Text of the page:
Leaps of Faith
On his first day as CEO of the Christian relief agency World Vision, Rich Stearns sat down in a conference room, bowed his head in prayer, and wondered, not for the first time, what exactly he'd gotten himself into.
In 1998, after a successful corporate career, Stearns left behind his corner office and company Jaguar at Lenoxa high-end tableware companyand entered a world he knew nothing about. He was convinced that God had called him to the joband nearly as certain that he would fail.
So his prayer went something like this: "Lord, I don't have a clue when the eight o'clock bell sounds, and it is time to start actually doing this job. I haven't the foggiest idea where to start."
Then he added this request.
"I did my part. I showed up," he told God. "Now you have to do the rest, or we are going to screw up one of the best ministries in the kingdom."
Stearns learned quickly. During his tenure, his business skills have helped World Vision cut overhead costs and strengthen its programs to better serve some of the world's poorest people.
In doing so, he's joined a long list of Christian businesspeople who've taken leaps of faith into the nonprofit world. That list includes Peter the fisherman; George Williams, who was a draper before starting the Young Men's Christian Association in the 1840s; Bill Bright, who ran Bright's California Confections before starting Campus Crusade for Christ; and Millard Fuller, who was a millionaire lawyer and entrepreneur before founding Habitat for Humanity.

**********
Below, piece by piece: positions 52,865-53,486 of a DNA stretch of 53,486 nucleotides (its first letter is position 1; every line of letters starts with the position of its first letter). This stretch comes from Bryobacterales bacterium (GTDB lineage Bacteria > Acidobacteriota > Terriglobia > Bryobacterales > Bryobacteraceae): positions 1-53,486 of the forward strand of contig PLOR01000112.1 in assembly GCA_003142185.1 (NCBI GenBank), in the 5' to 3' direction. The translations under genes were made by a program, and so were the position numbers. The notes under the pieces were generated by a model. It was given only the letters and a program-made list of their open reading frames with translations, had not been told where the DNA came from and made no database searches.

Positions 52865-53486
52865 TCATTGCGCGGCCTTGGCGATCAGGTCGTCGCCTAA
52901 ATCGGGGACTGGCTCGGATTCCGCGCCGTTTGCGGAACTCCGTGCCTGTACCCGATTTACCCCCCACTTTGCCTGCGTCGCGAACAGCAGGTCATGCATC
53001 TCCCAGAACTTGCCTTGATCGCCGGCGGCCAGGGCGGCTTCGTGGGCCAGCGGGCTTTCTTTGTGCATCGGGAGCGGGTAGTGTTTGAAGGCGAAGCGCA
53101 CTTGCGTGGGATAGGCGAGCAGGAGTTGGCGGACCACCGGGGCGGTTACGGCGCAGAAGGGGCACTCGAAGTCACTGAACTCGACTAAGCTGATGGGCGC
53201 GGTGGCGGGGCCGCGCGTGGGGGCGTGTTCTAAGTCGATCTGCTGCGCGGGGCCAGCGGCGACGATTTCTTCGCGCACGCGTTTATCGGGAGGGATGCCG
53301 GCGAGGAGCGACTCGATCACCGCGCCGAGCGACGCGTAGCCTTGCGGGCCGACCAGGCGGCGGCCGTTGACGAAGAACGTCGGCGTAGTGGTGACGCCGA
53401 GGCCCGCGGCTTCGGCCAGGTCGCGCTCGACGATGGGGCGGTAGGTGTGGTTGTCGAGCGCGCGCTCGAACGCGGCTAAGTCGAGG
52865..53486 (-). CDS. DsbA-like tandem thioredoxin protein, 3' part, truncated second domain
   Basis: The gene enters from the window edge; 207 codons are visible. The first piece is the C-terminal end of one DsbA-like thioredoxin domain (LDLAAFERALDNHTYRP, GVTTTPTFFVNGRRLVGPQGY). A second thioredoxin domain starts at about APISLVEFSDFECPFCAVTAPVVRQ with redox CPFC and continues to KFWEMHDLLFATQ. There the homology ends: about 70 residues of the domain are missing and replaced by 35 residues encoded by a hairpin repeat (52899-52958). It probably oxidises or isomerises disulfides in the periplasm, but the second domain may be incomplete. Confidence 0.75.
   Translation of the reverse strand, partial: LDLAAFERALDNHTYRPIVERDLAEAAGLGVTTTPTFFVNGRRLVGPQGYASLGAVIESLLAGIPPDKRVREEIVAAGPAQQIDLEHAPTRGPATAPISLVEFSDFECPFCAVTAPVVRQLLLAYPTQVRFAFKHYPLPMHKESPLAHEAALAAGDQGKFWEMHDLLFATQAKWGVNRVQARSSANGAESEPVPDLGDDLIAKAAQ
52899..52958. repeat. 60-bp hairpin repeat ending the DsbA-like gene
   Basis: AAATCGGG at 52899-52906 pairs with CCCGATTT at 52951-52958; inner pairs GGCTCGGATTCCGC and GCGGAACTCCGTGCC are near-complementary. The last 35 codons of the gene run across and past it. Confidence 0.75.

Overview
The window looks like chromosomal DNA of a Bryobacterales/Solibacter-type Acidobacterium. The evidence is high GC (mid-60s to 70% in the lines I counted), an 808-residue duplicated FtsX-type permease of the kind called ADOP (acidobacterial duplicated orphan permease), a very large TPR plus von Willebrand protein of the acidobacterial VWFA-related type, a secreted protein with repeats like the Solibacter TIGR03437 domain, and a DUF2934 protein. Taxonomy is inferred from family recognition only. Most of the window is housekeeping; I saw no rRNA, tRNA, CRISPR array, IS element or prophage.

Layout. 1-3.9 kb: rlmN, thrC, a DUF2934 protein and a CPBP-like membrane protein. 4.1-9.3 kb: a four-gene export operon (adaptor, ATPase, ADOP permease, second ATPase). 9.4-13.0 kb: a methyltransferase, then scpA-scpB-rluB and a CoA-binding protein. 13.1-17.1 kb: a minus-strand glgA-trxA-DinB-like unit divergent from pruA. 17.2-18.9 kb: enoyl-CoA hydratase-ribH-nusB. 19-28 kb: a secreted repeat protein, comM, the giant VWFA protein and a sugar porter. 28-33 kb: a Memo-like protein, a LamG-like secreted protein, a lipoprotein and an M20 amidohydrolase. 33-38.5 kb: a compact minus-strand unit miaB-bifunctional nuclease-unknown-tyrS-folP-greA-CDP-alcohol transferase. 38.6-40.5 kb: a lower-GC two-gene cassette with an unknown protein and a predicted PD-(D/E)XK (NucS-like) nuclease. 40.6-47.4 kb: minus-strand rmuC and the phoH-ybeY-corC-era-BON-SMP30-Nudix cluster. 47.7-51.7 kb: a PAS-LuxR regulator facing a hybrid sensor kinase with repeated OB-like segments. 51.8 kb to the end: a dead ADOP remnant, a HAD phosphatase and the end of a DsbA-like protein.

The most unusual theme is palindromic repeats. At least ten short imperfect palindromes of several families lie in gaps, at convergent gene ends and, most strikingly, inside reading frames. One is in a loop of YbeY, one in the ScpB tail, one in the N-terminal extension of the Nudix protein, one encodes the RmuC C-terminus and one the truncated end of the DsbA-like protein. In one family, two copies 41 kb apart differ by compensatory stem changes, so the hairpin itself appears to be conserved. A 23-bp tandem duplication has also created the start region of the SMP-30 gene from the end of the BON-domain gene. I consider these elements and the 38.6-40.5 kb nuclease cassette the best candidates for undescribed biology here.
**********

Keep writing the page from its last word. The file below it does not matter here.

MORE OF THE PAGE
In recent years, several high-profile Christian nonprofitsincluding World Relief, Habitat for Humanity, and the Evangelical Council for Financial Accountability (ECFA)have hired former business leaders to head their organizations. Sammy Mah of World Relief and Ken Behr of ECFA are former auto industry executives. Jonathan Reckford of Habitat was once president of stores for Musicland. (Both Reckford and Behr were executive pastors at megachurches before taking their new jobs.)
It's a list that is likely to grow. According to a report, "The Leadership Deficit," in the Stanford Social Innovation Review, American nonprofits will need to hire 640,000 new executives in the next decade. Because nonprofits are not producing leaders fast enough, many of those leaders will have to come from the outside. As author Thomas J. Tierney put it, most nonprofits are "one person away from a leadership crisis."
A Brand New World
At the same time, many baby boomers are looking to move from "success to significance," a phrase coined by Bob Buford, author of Halftime. Like Bill Gates, who recently decided to work full-time at his foundation, many Christians hope to put their business skills and resources to work in the charitable world.
But it's no easy transition, says Laura Nash, formerly a senior lecturer at Harvard Business School and coauthor of Church on Sunday, Work on Monday. Businesspeople are accustomed to a world where everything is measurable, from results to bottom-line profits. In the nonprofit or church world, results are harder to measure, says Nash. Any mention of business terms like efficiency or customer service prompts suspicion.
There's a stereotypical assumption among Christians in the nonprofit world that capitalism means greed or selfishness, and "therefore has got to be bad," says Nash, founder and managing partner of Piper Cove Asset Management LLC. Using goals to measure progressstandard practice in the business worldis seen as "cold-blooded and materialistic."